- recommend measures to achieve and maintain fiscal discipline by member states [Article 14(2)(c)];

- coordinate their foreign exchange policies (Article 42);

- abolish exchange controls and provide for free convertibility of their national currencies (Article 44);

- commit themselves to the goal of free movement of CARICOM nationals (Article 45);

- coordinate their industrial policies (Article 52);

- harmonise investment incentives in the industrial, agricultural and services sectors (Article 69);

- coordinate their external trade policies with third countries (Article 80).However, these measures do not provide a sufficiently sturdy and predictable platform on which a single economic space can function and flourish. I very much doubt whether any minister of finance within CARICOM, when preparing his budget, concerns himself or even bothers to inform himself with what other ministers of finance are doing.

Worse still, the obligations imposed on CARICOM member states, weak and imprecise as they are, are more often than not ignored, deferred or breached with no provision for enforcement. Decisions to give effect to any of these requirements have to be approved by all 14 heads, not just by the Conference of Heads. The CARICOM Secretariat, the perennial whipping boy for CARICOM failures, has absolutely no power to implement those decisions. The implementation has to be done by each of the 14 separate governments and where, as is invariably the case, legislation is required to give legal effect to those decisions, that has to be done by 14 separate Parliaments enacting 14 separate packages of legislation that end up saying and meaning the same thing. Such a process requires not just harmonisation; it requires a synchronisation analogous to an aircraft tanker refuelling another plane while in full flight.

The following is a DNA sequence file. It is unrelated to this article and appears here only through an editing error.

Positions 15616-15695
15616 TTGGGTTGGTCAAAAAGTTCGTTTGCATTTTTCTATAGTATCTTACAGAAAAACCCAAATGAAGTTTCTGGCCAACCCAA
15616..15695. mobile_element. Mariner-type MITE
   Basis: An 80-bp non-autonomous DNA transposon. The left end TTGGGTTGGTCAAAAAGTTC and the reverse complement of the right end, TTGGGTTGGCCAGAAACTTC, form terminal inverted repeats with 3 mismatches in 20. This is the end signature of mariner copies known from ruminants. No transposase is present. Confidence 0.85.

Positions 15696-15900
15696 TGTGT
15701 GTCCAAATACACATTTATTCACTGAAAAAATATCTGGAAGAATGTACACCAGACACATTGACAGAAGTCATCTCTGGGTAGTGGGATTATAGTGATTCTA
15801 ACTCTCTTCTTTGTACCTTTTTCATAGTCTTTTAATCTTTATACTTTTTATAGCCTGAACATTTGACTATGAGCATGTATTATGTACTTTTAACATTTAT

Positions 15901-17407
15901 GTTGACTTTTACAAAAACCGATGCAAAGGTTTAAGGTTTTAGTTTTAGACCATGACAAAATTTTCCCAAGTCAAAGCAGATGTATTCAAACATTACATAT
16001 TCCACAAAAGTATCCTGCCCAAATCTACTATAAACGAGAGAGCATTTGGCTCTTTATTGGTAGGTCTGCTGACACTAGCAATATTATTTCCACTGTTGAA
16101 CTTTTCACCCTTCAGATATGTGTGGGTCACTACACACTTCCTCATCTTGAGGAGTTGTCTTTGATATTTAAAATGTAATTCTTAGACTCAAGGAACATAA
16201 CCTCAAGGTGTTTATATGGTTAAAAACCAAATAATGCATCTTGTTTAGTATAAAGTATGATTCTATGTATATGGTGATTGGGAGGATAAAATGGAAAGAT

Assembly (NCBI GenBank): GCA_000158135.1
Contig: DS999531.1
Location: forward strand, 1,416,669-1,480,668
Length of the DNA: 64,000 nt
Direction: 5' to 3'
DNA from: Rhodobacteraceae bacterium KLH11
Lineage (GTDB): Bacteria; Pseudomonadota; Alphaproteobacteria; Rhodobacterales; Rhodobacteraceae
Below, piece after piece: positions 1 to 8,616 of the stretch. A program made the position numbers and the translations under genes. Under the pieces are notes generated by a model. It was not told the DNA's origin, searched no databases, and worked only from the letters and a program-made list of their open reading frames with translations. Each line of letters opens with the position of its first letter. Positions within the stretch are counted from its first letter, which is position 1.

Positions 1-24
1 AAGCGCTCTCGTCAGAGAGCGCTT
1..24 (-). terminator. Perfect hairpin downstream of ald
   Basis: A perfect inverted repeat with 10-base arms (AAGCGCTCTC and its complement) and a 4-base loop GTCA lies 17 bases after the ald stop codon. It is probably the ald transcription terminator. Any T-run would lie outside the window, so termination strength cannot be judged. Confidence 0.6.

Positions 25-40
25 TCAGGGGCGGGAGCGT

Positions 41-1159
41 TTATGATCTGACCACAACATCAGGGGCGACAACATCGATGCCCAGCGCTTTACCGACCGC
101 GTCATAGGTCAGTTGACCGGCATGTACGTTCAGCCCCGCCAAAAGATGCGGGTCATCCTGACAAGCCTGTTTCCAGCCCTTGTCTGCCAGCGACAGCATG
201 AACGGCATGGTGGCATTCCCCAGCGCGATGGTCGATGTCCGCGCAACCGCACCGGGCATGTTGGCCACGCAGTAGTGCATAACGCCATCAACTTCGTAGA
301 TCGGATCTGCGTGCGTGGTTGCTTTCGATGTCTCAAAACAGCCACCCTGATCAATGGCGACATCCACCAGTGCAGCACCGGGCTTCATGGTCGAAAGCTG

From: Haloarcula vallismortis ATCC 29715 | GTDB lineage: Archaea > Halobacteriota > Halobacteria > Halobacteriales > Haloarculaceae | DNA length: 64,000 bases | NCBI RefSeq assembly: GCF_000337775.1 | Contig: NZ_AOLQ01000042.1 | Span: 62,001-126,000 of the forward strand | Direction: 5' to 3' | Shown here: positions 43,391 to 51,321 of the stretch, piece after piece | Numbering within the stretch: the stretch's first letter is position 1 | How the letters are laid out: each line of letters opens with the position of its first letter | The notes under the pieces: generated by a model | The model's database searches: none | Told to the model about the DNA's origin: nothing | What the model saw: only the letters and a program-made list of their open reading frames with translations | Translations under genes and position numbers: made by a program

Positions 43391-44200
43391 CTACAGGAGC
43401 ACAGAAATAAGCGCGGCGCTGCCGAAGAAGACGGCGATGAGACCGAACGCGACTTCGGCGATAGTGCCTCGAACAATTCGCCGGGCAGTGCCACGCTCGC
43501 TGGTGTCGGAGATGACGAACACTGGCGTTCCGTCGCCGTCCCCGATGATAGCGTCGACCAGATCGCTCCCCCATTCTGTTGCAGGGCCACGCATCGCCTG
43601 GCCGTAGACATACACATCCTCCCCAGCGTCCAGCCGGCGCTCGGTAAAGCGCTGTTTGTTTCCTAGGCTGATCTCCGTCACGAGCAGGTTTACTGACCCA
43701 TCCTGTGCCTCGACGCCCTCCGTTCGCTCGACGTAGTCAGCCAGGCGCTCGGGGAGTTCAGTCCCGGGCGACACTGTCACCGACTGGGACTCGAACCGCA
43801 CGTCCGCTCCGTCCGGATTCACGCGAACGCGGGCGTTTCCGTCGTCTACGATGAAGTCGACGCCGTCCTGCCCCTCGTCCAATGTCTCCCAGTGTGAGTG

It was this dilemma and the increasing frustration with CARICOM's perceived lack of progress that led to the idea of setting up a CARICOM Commission, a kind of executive body in which would be vested by the 14 separate governments the power to implement the decisions of the heads of government across all member states. The proposal was accepted by the heads in 2003 and the Jamaica Labour Party objected vehemently to what it saw as a transfer of executive authority to an external body that was not answerable to the Jamaican people. It is my view that such an arrangement, if challenged, would have been found unconstitutional.

This brings me to the essential problem with CARICOM in its present state. It is extremely difficult and, in the case of immature economies like those in CARICOM, nigh impossible for a single market and economy to exist without unification (not just harmonisation) of critical macroeconomic policies and institutional arrangements. That kind of unification cannot depend on the vagaries of 14 different governments and 14 different legislatures, especially given the periodic changes of administration. It requires a political structure in order to make it work.